Well, this is an atypical article for me. Instead of writing a review for Fallout 76, here I am putting into words exactly why I won’t be reviewing the game, or at least not yet.
People who know me are aware that I usually beat my games 100% or in any case I try to get as close as possible in a single playthrough before I start writing a review. This means I don’t have them out on release day*, but you do have my solemn promise that I’ve turned over every aspect of a game when I do. Recent examples of meticulously reviewed games: Assassin’s Creed Origins and Far Cry 5 (with Assassin’s Creed Odyssey under way)
*How some other reviewers succeed in getting a review done for massive RPGs only days after getting their review copy is beyond me, in Fallout 76’s case especially, as there were no early review copies sent out because of its online requirements. But that’s a debate for another time…
For some games, this means hours upon hours of time sunk into playing every possible side-mission, optional content or minigame. Now my standpoint here, is that you need to at least somehow be able to enjoy those hours of gameplay.
To properly review a game, I feel you need to at least have been able to experience the full story campaign and gotten your hands on all the different gameplay mechanics. While playing Fallout 76 I encountered enough issues and things that worry me about its current state, that I found it hard to press on just to see more of it. I’m an adult with a full-time job and a family to take care of so what little time I have left to spend on games should at the bare minimum provide me some return of investment.
Now, there are some people who would just slap a low score on the game and call it quits. But I also don’t think you can walk out of a movie after the first 10 minutes and tell the world that it was weak.
I can however, share with you some impressions of my 7-8 hours of playtime and perhaps one day I’ll return to the game when all the issues have been resolved. Because there ARE a lot of issues that plague it. Worst of all, is that it’s now an MMORPG. If you lose connection to the server, you will be kicked out of the game. My internet was stable throughout my playsessions, but the servers were anything but.
Now, I do have to commend it for its savefile system as being kicked out of the game doesn’t necessarily mean you’ll lose a lot of progress. Maybe you won’t spawn in exactly the same location as you were before, but from what I could tell you get to keep all your gear and experience. Loading times on the Xbox One X also weren’t terrible (I have no idea if the hardware is the only factor since it does have to get some info from the online components) but it was often a test of endurance just being able to get back into the game.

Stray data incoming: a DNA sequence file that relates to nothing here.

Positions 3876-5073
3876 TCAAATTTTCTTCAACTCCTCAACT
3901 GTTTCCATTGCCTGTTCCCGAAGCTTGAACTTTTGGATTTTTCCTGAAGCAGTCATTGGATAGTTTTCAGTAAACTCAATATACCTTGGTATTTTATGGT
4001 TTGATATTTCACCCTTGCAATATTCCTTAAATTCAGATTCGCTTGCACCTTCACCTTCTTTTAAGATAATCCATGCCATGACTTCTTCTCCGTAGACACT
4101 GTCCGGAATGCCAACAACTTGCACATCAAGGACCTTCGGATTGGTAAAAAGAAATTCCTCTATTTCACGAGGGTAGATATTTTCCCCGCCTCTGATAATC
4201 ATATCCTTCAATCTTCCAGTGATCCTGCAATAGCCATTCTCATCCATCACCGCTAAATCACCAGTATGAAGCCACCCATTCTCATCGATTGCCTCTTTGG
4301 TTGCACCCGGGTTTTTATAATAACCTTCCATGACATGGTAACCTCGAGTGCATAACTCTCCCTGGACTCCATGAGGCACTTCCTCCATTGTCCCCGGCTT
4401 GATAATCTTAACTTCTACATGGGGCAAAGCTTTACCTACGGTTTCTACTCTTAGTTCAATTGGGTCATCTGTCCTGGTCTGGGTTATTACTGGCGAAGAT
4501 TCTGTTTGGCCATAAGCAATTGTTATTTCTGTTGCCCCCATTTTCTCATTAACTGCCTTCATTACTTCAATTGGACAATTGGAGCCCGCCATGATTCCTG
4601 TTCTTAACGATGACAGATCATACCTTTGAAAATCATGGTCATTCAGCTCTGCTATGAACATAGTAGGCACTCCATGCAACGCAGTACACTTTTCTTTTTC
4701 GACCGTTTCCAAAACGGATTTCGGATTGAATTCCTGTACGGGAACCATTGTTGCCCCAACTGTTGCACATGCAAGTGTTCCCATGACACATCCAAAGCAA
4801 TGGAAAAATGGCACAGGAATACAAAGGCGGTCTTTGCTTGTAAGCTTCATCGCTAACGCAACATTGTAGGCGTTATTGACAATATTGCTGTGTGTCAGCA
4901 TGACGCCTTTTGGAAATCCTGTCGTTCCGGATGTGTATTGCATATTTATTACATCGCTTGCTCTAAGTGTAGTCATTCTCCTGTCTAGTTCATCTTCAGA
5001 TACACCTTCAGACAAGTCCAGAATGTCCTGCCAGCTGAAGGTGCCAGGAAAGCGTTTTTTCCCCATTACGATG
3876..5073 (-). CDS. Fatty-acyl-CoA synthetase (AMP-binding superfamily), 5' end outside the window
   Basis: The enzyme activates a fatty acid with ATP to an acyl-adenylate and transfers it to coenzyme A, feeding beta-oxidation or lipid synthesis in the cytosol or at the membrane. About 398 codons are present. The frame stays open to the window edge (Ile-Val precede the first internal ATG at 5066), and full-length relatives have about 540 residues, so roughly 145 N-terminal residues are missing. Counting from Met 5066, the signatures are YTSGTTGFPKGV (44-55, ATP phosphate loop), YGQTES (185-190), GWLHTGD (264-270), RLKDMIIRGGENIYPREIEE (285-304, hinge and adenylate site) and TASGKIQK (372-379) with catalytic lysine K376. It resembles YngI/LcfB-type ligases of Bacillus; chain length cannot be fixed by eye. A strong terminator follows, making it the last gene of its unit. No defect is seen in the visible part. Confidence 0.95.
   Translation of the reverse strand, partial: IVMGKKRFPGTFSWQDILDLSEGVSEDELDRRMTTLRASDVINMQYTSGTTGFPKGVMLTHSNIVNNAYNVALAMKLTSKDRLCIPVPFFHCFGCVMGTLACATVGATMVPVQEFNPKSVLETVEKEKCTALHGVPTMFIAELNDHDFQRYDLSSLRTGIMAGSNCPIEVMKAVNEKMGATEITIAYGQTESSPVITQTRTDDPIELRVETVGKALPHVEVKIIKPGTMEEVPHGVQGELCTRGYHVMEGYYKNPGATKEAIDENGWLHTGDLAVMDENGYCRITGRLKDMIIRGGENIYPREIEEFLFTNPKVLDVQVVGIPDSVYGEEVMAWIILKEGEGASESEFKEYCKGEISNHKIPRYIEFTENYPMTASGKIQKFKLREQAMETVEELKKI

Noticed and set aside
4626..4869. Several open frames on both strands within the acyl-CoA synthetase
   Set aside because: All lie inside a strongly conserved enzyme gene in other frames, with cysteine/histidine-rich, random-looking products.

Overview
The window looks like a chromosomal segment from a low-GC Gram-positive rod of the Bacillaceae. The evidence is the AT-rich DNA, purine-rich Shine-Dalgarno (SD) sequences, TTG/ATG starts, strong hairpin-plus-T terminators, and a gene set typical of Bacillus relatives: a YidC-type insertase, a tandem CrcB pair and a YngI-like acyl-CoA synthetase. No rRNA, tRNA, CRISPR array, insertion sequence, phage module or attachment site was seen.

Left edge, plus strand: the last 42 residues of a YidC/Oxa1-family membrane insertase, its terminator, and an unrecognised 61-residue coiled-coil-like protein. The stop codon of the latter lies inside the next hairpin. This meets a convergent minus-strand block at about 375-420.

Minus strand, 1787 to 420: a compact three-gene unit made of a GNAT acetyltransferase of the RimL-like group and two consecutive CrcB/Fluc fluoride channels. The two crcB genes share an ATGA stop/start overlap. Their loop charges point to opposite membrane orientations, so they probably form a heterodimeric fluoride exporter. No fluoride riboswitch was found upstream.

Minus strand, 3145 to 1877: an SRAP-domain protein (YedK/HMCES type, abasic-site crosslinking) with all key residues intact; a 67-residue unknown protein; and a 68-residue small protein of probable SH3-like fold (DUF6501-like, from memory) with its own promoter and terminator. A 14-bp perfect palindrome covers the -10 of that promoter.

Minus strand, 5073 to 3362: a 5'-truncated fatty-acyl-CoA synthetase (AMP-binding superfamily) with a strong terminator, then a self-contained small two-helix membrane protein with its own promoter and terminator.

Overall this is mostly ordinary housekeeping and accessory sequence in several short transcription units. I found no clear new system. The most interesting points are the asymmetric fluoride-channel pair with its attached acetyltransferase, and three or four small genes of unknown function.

After a few failed attempts I would just decide to wait for some time to pass but I’d have also forgotten what exactly it was that I was supposed to be doing. Sure, I could open the quest log and check the details, but because I was given the mission through a terminal interface I found it hard to put a visual memory que on it. Usually when I play an RPG, the questgiver is of a big importance to my emotional investment in seeing it through, especially so for the main story. In Fallout 76, you exit your vault years after the others have opened and only corpses remain of your predecessors. That’s right: in 8 hours of gametime I didn’t encounter a single human NPC, only holodecks (audio recordings, which luckily were pretty interesting) and text you had to delve through on old terminals.
Only having real life players present somehow made the world feel more empty. Most of them were just minding their own business and weren’t looking for any kind of interaction. This however is something that I could perhaps resolve by getting a group of friends to play with me so we can build our own adventures. I’ve never truly liked that in games though, which is why Sea of Thieves never appealed to me either.
This leaves you only the world’s enemies to interact with. unfortunately, in my time with the game I haven’t encountered a single one that wouldn’t die in one or two hits. I hardly ever had to even use the VATS system as you could accurately keep them at distance with even the most basic of guns. That is of course, when the game would LET me shoot at them.
Besides being kicked out of games completely, I also had enemies freeze on me, my character stand still for some seconds or just have the entire screen immobilized by server issues.
Does that mean there wasn’t anything good about the game? Well no, I think there is probably plenty to enjoy here, but it just required too much effort on my part to get to that point. I enjoyed the CAMP system, that lets you set up a base anywhere you want. There was a photo mode I could probably enjoy for hours (if going to my pictures on the Xbox One dashboard to share them wasn’t such a surefire way to get disconnected). The world looked interesting to explore as there were holodecks spread across it and I always love listening to those while continuing to explore.
There also seemed to have been a lot of fun character customisation options. It’s just a shame that most of the interesting outfits required a lot of time investment to get enough of the required currency (handed out to you by completing quests and reaching certain goals.)
I’m sure fans of the series will find the willpower required to power through the many issues, but this vaultdweller decided to return underground until those kinks have been ironed out. Who knows, I might return to an enjoyable expierence at some point, but I prefer my games to be finished when they release. The BETA had plenty of issues just like this and Bethesda should have decided to postpone the release until the product was without issues.